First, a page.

Historian Sanjay Subrahmanyam recently won the Dan David Prize worth $1 million in recognition of his contribution to macro-history. He will share the prize money with Kenneth Pomeranz, a historian who teaches at the University of Chicago.
A professor of history at the University of California, Los Angeles, Subrahmanyam’s research focuses on the encounters between Asians, Europeans and indigenous and colonial Americans from 1400 through 1800.
He told UCLA News,
“I greatly appreciate the international recognition afforded to my scholarship, which is a great encouragement…Such history may be somewhat unfashionable in the U.S., where other trends of narrow specialization often dominate, but it is reassuring to see it has an appeal worldwide.”
Over the last 15 years, Subrahmanyam has trained scholars in a methodology he calls “connected histories,” which challenges them to cross conventional boundaries and define new problems. The next set of projects he intends to work on will be related to global historiography or Islamic history.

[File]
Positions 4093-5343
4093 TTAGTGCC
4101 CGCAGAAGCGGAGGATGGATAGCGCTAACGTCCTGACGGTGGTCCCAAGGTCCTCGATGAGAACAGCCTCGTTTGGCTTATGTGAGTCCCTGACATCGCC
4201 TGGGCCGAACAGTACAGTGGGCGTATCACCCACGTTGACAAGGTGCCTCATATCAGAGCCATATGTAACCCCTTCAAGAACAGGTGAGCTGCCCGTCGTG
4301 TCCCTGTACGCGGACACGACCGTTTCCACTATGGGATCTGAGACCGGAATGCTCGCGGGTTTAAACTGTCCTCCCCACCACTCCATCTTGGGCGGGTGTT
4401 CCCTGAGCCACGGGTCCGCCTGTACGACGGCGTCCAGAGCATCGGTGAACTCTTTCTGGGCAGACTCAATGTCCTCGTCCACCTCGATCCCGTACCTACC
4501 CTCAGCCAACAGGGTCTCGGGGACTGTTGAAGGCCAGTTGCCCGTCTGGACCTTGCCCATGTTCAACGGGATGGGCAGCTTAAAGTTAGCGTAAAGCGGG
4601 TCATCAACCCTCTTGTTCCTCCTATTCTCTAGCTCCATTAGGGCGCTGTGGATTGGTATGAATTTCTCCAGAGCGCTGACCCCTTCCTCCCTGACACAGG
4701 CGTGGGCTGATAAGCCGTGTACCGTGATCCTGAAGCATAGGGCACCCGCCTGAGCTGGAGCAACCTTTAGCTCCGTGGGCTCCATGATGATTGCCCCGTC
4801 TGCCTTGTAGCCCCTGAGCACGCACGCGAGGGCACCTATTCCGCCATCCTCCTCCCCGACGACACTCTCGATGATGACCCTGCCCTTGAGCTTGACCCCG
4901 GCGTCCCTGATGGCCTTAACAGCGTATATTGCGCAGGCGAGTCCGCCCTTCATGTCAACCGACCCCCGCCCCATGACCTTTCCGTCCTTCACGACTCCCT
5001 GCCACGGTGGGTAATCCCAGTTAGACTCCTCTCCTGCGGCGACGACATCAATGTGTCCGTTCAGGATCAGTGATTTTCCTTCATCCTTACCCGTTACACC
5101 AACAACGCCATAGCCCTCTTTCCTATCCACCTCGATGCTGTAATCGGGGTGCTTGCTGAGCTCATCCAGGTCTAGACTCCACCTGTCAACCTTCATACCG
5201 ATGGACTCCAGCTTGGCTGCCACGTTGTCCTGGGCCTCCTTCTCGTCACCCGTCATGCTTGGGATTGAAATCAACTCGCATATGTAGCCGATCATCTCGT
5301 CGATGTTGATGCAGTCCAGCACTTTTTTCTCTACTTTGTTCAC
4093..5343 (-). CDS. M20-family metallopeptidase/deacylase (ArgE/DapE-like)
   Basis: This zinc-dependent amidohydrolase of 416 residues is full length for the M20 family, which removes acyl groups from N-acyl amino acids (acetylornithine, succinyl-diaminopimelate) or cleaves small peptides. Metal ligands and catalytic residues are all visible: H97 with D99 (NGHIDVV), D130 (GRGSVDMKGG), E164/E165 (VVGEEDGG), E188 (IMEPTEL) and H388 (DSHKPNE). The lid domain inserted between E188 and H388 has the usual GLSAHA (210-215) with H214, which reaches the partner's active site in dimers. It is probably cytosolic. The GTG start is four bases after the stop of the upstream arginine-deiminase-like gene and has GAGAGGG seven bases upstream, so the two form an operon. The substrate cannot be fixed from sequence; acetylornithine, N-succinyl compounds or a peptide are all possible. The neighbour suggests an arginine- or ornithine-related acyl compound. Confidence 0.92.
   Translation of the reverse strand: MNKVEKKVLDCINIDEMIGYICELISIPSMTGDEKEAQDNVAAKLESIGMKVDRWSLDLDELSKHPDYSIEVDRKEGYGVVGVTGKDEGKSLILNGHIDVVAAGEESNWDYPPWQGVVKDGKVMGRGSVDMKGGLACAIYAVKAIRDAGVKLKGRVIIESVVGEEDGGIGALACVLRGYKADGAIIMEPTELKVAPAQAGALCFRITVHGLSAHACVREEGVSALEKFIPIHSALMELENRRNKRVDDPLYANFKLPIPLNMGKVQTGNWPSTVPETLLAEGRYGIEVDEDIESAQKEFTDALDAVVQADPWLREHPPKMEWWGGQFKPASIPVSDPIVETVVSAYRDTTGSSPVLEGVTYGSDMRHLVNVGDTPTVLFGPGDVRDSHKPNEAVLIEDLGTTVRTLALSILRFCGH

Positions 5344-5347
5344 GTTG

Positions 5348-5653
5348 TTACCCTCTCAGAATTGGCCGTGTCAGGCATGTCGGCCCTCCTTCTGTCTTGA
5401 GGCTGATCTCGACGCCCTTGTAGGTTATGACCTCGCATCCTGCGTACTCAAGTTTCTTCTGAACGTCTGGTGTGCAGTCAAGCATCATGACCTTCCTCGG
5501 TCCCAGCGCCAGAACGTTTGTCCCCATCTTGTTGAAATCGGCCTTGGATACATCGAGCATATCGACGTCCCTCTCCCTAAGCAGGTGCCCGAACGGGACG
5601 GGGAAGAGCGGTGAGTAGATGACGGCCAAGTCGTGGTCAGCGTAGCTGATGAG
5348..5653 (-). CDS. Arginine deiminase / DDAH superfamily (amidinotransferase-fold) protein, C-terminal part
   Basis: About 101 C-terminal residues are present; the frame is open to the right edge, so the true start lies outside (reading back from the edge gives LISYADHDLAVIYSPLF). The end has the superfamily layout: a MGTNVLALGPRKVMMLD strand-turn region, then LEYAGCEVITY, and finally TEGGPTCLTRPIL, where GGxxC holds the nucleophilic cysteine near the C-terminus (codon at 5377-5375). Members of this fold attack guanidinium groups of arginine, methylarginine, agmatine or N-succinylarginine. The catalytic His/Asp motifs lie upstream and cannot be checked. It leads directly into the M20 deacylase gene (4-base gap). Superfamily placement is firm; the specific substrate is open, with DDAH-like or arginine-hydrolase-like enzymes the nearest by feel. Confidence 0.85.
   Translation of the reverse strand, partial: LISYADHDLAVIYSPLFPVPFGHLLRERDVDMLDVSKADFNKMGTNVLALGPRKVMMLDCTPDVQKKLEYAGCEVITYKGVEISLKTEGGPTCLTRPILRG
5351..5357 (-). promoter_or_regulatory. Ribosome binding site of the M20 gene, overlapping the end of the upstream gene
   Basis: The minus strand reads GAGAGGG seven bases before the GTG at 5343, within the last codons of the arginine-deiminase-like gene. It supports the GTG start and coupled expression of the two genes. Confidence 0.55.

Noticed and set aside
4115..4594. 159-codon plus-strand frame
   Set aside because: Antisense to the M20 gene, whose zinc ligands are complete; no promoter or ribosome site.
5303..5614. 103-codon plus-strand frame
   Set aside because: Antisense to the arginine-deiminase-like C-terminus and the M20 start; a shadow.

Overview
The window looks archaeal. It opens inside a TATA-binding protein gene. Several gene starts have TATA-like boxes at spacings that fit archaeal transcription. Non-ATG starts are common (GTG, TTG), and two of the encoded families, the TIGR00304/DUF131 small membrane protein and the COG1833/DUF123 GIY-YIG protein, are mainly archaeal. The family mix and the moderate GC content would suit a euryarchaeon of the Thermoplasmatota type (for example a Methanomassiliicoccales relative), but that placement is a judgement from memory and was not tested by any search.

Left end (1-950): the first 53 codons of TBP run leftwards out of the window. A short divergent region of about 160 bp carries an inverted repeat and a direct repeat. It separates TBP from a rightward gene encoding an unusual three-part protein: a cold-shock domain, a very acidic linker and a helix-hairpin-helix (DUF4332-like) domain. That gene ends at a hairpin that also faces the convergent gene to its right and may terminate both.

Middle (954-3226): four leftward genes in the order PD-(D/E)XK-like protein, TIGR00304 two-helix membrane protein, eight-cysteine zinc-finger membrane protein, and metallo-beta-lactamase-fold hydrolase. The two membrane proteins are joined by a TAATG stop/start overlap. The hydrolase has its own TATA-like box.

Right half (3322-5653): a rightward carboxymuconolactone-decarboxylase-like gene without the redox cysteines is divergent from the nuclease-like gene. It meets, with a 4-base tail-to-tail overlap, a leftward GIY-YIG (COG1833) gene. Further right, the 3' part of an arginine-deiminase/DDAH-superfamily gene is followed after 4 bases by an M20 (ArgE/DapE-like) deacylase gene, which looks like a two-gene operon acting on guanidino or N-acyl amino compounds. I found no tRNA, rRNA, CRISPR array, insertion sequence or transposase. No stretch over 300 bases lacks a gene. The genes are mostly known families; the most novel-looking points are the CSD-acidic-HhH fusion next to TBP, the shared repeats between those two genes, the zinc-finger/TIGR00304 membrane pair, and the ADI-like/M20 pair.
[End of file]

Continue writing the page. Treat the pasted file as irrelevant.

With a total purse of $3 million, Dan David Prize is one of the most highly-valued international prizes. Its previous recipients include cellist Yo-Yo Ma, novelist Margaret Atwood, filmmakers Ethan and Joel Coen and Wikipedia founder Jimmy Wales. The laureates donate 10% of their prize money to postgraduate students in their respective fields.
Named after philanthropist Dan David, the prize is administered by Israel’s Tel Aviv University. Rather than awarding achievements in a fixed set of categories, the prize recognizes accomplishments that ‘expand knowledge of the past, enrich society in the present, and promise to improve the future’.